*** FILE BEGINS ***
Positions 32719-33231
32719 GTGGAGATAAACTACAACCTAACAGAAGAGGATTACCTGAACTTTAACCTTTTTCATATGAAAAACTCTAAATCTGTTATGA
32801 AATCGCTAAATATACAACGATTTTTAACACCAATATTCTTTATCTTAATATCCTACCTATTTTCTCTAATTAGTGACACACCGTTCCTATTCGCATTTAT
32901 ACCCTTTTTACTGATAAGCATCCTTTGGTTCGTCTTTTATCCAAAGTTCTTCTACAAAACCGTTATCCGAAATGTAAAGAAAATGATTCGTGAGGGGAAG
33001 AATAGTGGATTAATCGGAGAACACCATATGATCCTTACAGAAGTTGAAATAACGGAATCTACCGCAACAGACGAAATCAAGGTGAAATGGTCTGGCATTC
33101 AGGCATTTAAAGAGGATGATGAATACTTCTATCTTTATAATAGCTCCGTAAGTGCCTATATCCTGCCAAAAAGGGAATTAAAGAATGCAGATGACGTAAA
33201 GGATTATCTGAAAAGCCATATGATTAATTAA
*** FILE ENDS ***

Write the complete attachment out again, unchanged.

Positions 32719-33231
32719 GTGGAGATAAACTACAACCTAACAGAAGAGGATTACCTGAACTTTAACCTTTTTCATATGAAAAACTCTAAATCTGTTATGA
32801 AATCGCTAAATATACAACGATTTTTAACACCAATATTCTTTATCTTAATATCCTACCTATTTTCTCTAATTAGTGACACACCGTTCCTATTCGCATTTAT
32901 ACCCTTTTTACTGATAAGCATCCTTTGGTTCGTCTTTTATCCAAAGTTCTTCTACAAAACCGTTATCCGAAATGTAAAGAAAATGATTCGTGAGGGGAAG
33001 AATAGTGGATTAATCGGAGAACACCATATGATCCTTACAGAAGTTGAAATAACGGAATCTACCGCAACAGACGAAATCAAGGTGAAATGGTCTGGCATTC
33101 AGGCATTTAAAGAGGATGATGAATACTTCTATCTTTATAATAGCTCCGTAAGTGCCTATATCCTGCCAAAAAGGGAATTAAAGAATGCAGATGACGTAAA
33201 GGATTATCTGAAAAGCCATATGATTAATTAA